Disney Tangled

Game review by
Chad Sapieha, Common Sense Media
Disney Tangled Game Poster Image
Clunky game adaptation features co-op play, sword fighting.

Parents say

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Kids say

age 9+
Based on 3 reviews

A lot or a little?

The parents' guide to what's in this game.

Positive Messages

The story concerns Rapunzel and Flynn’s adventures together. Cooperation is a primary theme; Flynn protects Rapunzel from bad guys and clears paths with his sword while the princess lets Flynn use her long hair as a makeshift rope and can pull obstacles out of the way. They can also hold hands to travel together as one. Teamwork plays an even more important role when other players join the game.

Positive Role Models & Representations

Rapunzel is good natured, but a little flighty and perhaps too reliant on her companion for protection. Flynn, meanwhile, performs typical male hero duties, including sword fighting and clearing physical obstacles. However, the spirit of cooperation they portray is admirable.

Ease of Play

The controls are very simple to get the hang of, particularly if you use only the Wii remote rather than the remote-plus-nunchuk scheme. Young kids should be able to play with success as long as they can read.

Violence & Scariness

Enemy soldiers attempt to whack the game’s heroes with their swords. As Rapunzel, players can hit enemy soldiers with a frying pan to knock them down. As Flynn, players use a sword to bash enemies to the ground, where they fall asleep and disappear. There is no indication of serious injury or death.

Language
Consumerism

This is an adaption of the Disney film. Many kids will covet it based solely on its name and recognizable characters.

What parents need to know

Parents need to know that Disney Tangled is based on the film of the same name and that many children will likely want to play it simply because of its recognizable title and characters. It features some mild cartoon violence of the whack-a-bad-guy variety; no one is seriously hurt or killed, but the objects doing the whacking are usually swords.

User Reviews

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Teen, 13 years old Written byleftbehindcrazed8 November 27, 2010

great game

this is a pretty good game. I think younger kids (8, 9) will really get into it. There is some violence in it, but nothing to mature for younger ones.
Kid, 10 years old November 26, 2010

What's it about?

Inspired by the new film of the same name, DISNEY TANGLED puts players in control of two players at once: a princess with long magical hair named Rapunzel and her companion Flynn. They adventure in search of the mysterious lights she has watched float through skies from the balcony of the tower in which she lived. Players can use the princess's long golden tresses in a wide variety of ways, from healing and growing flowers to a makeshift rope that Flynn can climb to a means of pulling heavy objects. Flynn, meanwhile, uses his upgradable sword to defend the pair from enemy soldiers and hack away at obstacles such as dead bushes. Solo players have the ability to switch between Rapunzel and Flynn on a whim, but up to four players can play cooperatively at the same time, with two taking on the roles of the heroes and two others helping them by waggling their remotes to break environmental objects and defeat enemies.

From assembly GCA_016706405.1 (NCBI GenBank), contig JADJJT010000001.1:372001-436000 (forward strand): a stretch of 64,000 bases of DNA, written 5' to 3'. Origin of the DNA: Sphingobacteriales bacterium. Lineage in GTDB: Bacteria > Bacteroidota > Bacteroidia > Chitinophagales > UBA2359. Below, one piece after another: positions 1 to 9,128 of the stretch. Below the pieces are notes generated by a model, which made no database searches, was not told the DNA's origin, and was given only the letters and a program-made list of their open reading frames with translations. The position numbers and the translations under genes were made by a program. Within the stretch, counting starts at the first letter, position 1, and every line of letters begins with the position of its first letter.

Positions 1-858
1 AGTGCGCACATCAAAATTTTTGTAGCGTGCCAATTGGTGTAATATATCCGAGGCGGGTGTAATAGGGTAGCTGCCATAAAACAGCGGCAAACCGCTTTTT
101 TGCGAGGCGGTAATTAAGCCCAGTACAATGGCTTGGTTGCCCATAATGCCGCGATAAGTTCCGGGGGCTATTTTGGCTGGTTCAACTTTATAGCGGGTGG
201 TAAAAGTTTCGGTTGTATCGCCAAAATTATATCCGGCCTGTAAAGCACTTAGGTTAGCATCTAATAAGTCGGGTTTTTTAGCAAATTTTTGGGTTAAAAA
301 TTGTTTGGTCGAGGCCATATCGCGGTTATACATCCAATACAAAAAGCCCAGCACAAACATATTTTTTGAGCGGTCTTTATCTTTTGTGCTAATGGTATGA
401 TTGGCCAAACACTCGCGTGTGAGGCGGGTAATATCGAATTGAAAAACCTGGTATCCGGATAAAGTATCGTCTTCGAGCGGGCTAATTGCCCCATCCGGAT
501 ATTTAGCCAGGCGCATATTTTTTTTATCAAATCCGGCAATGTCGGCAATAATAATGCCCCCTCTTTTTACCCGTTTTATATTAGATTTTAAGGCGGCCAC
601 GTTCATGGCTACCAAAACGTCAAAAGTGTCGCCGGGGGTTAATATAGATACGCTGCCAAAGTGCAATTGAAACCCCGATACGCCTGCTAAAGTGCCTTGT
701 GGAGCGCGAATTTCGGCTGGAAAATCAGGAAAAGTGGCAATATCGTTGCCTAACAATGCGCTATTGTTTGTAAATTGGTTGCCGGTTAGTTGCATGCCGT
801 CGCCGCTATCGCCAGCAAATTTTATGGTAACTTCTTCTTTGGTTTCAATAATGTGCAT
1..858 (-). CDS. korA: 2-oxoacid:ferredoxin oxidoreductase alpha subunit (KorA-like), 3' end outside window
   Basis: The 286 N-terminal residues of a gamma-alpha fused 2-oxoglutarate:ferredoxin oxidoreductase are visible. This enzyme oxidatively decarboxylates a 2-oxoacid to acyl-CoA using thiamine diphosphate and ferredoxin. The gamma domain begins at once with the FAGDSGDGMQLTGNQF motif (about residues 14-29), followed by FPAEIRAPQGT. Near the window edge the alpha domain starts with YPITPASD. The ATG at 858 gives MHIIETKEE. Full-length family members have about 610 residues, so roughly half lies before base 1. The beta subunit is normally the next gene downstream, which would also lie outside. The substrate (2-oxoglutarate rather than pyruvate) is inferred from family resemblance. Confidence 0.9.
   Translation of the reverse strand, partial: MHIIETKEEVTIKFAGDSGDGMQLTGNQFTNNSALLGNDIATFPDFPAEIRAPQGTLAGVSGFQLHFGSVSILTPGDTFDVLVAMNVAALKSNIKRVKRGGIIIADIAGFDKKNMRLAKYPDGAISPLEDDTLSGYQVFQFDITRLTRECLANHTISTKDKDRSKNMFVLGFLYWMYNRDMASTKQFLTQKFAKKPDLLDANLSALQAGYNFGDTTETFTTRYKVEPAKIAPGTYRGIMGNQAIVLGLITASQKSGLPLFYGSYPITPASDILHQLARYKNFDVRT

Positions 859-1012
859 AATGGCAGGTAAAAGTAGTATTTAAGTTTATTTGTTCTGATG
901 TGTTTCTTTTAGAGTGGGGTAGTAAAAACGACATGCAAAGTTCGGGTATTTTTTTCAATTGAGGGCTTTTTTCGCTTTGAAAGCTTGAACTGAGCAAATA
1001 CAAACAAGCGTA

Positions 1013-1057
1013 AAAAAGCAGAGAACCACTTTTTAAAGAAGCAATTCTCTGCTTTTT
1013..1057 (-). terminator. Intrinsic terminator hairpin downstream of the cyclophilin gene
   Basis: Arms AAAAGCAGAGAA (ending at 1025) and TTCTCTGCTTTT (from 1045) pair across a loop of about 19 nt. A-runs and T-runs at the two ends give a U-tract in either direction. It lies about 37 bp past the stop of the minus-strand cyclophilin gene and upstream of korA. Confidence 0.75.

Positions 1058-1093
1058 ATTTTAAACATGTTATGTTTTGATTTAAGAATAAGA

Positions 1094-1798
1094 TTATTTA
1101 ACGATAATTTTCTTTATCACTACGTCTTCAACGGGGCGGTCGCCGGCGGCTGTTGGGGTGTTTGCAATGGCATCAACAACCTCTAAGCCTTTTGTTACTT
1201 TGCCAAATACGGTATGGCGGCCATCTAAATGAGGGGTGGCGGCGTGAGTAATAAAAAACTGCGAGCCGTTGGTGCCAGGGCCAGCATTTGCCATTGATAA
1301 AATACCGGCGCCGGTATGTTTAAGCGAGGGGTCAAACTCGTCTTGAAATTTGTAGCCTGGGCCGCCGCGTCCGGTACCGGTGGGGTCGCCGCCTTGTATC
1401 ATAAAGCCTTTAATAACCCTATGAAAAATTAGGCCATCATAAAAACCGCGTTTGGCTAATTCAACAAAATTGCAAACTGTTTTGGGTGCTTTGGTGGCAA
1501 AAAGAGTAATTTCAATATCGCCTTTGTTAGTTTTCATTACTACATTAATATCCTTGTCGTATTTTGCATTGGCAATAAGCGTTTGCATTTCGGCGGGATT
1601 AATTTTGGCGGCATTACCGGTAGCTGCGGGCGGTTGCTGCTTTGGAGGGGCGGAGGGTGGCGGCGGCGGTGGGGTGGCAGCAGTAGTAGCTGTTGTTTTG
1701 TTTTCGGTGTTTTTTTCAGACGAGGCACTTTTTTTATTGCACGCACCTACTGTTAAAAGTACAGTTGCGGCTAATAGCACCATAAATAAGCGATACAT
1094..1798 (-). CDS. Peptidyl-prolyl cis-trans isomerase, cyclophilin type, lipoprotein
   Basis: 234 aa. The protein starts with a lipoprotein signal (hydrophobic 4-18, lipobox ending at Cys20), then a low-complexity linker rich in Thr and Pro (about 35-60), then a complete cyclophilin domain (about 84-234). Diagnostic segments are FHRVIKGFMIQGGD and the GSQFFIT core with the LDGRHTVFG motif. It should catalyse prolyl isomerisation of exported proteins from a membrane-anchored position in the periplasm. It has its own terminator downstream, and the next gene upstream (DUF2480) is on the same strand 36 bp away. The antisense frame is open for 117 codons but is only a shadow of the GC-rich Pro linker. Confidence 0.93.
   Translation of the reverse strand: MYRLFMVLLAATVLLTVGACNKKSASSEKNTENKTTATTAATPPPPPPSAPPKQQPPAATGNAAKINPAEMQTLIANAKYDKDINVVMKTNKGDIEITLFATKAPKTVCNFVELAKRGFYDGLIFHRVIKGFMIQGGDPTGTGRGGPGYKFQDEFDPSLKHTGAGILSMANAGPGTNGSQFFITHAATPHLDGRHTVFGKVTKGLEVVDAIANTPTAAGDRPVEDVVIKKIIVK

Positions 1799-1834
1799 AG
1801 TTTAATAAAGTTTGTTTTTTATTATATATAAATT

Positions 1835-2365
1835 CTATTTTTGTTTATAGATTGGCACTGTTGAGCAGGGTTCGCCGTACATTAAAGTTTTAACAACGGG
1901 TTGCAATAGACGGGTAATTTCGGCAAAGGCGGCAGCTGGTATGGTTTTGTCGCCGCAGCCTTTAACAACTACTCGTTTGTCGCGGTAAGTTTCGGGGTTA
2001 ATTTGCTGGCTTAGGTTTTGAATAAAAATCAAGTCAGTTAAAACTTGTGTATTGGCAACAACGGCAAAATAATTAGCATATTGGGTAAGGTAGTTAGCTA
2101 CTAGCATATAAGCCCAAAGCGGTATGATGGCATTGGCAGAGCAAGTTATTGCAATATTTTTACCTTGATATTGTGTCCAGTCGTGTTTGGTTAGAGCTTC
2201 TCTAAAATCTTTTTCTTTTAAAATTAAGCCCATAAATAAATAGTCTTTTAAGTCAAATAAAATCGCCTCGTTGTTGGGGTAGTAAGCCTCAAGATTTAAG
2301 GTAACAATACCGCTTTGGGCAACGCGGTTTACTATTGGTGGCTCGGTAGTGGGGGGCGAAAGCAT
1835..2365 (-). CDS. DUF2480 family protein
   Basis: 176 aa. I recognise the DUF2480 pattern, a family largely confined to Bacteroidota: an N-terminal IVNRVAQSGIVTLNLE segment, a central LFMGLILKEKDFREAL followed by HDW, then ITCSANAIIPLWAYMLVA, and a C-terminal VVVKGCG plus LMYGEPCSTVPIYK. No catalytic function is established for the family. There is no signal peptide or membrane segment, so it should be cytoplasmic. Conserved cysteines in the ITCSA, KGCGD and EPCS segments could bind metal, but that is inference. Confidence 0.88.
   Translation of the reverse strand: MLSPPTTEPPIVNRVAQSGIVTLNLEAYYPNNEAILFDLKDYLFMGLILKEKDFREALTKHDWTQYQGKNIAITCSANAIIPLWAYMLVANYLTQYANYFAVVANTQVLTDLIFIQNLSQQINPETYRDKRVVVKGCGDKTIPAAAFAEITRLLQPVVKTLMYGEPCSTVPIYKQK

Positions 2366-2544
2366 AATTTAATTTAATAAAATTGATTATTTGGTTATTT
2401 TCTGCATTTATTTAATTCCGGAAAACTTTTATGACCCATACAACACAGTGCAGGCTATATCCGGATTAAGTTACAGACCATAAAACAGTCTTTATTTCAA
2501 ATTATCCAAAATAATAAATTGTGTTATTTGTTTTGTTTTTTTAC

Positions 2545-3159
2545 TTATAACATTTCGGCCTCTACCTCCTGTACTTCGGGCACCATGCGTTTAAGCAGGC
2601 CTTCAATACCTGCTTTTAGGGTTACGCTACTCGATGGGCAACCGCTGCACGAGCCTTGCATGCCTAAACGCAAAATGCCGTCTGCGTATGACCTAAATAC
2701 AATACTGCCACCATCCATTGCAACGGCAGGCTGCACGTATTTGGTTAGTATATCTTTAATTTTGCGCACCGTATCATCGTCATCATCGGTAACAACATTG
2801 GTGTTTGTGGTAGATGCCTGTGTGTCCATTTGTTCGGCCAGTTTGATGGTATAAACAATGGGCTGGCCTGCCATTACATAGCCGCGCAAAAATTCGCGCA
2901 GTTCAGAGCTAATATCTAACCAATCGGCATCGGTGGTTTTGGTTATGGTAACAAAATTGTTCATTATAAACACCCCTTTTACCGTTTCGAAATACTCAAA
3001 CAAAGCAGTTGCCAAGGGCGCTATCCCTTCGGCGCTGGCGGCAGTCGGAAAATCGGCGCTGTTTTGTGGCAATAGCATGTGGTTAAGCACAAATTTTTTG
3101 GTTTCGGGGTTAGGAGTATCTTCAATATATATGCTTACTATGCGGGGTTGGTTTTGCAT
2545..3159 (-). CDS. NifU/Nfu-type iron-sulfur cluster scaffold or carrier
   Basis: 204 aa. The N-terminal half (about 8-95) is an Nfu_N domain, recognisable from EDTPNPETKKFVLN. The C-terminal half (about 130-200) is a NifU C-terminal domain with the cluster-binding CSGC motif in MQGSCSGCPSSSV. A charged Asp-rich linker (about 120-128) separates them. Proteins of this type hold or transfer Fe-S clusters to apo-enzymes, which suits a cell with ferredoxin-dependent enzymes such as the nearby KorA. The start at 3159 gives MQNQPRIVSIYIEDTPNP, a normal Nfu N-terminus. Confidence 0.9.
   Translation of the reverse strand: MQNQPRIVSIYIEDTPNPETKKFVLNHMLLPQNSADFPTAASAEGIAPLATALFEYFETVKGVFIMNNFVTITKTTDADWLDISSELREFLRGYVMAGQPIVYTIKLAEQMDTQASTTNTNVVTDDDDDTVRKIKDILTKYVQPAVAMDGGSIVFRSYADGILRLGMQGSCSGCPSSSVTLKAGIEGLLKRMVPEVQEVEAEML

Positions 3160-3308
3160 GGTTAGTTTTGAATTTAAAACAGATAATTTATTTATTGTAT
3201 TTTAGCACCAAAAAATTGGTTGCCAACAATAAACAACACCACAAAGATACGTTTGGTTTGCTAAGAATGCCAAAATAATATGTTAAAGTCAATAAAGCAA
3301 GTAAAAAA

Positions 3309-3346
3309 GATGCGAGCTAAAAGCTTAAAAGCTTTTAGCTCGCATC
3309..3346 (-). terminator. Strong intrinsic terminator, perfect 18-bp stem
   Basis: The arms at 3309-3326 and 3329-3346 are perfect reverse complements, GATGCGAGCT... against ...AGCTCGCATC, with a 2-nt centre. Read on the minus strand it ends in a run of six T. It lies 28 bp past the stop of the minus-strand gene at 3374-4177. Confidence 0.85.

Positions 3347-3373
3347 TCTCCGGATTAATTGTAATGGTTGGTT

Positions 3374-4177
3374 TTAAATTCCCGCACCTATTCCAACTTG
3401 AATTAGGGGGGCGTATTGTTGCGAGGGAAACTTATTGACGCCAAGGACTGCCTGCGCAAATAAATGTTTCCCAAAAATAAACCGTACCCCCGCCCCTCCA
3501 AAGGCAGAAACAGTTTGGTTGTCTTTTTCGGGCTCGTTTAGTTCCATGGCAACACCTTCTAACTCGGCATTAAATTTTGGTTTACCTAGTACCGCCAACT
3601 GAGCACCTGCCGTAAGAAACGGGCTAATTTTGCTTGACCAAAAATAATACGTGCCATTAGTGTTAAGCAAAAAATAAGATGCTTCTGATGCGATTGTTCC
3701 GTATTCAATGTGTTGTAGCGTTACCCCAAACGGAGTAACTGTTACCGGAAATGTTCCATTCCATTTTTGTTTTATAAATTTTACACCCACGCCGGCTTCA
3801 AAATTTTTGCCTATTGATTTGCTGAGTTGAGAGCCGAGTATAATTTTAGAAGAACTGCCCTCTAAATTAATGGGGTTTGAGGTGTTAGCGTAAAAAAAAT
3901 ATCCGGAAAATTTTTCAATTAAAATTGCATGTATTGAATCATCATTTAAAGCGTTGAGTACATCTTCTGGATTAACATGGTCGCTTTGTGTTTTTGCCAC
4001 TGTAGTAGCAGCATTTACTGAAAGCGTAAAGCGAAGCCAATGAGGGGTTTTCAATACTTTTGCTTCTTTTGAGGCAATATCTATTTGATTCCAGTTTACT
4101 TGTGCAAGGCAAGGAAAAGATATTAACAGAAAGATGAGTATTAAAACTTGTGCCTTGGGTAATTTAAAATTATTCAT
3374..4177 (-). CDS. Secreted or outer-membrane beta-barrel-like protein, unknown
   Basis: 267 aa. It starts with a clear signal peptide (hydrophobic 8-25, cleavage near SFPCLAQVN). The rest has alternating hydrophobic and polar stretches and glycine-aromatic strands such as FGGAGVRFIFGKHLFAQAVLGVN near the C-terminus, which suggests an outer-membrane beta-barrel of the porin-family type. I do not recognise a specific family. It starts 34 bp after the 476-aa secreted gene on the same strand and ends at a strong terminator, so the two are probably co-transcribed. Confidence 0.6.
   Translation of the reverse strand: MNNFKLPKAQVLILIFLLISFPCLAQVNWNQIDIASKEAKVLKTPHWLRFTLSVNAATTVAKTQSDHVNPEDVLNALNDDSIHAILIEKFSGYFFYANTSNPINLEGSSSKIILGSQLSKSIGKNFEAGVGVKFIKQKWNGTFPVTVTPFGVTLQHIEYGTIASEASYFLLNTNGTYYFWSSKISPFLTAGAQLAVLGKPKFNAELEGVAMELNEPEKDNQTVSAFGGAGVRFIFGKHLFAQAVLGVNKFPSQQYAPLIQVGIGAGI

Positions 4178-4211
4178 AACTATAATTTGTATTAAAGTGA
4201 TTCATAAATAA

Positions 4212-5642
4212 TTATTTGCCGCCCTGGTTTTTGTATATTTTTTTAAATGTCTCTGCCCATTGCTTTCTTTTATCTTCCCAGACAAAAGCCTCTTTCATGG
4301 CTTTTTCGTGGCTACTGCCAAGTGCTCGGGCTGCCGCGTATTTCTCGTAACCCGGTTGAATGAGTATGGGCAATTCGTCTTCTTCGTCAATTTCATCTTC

Is it any good?

Disney Tangled isn’t a particularly enchanting interactive experience. Play scenarios are repetitive and level design is unimaginative. Older kids will likely find it grows dull and monotonous within the first couple of levels. Younger kids may have fun with it, but only because it features characters with which they are familiar. Even they may grow bored and frustrated as they deal with Flynn and Rapunzel’s often dim artificial intelligence (suggestion: make liberal use of the protagonists’ ability to hold each other’s hands to ensure they don’t, say, accidentally fall off ledges).

What’s more, production values are pretty dismal. From blocky character models to drab environmental designs, the game’s visuals are decidedly previous generation. The actors do a fine job of reprising their roles in the narrative scenes between levels, but they repeat themselves perpetually during play. Long story short, this is a flimsy game adaptation.

Talk to your kids about ...

  • Families can talk about gender roles in games. Do you think Rapunzel and Flynn represent traditional “stranded princess” and “male rescuer” archetypes? Why or why not?

  • Families can also discuss the game’s use of swords in combat. No one gets hurt, but does that make fighting with swords okay for a game with such a young intended audience? Could it give some children the impression that one can swing at others with a blade without hurting them?

Game details

For kids who love make believe stories

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